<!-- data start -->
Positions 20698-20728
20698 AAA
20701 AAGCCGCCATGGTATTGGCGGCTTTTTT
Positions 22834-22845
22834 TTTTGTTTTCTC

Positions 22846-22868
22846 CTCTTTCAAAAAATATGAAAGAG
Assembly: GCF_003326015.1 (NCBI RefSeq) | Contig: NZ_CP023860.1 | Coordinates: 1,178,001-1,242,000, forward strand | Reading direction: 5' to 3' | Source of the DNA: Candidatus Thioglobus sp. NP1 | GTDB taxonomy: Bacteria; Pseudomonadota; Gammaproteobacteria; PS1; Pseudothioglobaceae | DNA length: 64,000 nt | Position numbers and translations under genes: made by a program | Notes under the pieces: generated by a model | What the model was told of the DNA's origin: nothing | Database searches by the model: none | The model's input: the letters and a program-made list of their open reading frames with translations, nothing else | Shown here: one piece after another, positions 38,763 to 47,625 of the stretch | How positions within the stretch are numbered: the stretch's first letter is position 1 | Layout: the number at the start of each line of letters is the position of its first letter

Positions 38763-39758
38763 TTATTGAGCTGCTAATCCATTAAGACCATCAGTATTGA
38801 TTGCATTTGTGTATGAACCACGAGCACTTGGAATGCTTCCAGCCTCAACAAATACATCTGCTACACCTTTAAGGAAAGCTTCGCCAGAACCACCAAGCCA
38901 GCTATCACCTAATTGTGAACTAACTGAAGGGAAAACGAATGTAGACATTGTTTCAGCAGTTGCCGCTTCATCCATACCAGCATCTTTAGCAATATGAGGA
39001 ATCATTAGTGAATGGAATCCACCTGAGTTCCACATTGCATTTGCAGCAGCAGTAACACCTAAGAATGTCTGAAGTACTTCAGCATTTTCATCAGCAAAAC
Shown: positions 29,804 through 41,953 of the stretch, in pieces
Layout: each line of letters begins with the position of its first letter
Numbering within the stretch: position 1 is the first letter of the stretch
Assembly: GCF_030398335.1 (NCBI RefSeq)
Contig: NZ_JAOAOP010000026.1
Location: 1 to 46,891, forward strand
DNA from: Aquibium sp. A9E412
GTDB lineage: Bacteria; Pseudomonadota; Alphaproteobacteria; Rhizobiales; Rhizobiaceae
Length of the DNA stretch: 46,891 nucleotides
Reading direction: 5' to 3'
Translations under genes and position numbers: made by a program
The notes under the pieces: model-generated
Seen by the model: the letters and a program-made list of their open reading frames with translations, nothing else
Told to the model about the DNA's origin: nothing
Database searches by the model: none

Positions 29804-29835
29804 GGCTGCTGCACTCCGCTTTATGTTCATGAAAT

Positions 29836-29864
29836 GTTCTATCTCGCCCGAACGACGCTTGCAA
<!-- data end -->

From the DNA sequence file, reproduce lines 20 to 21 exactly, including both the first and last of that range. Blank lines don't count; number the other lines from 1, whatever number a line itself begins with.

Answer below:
DNA from: Aquibium sp. A9E412
GTDB lineage: Bacteria; Pseudomonadota; Alphaproteobacteria; Rhizobiales; Rhizobiaceae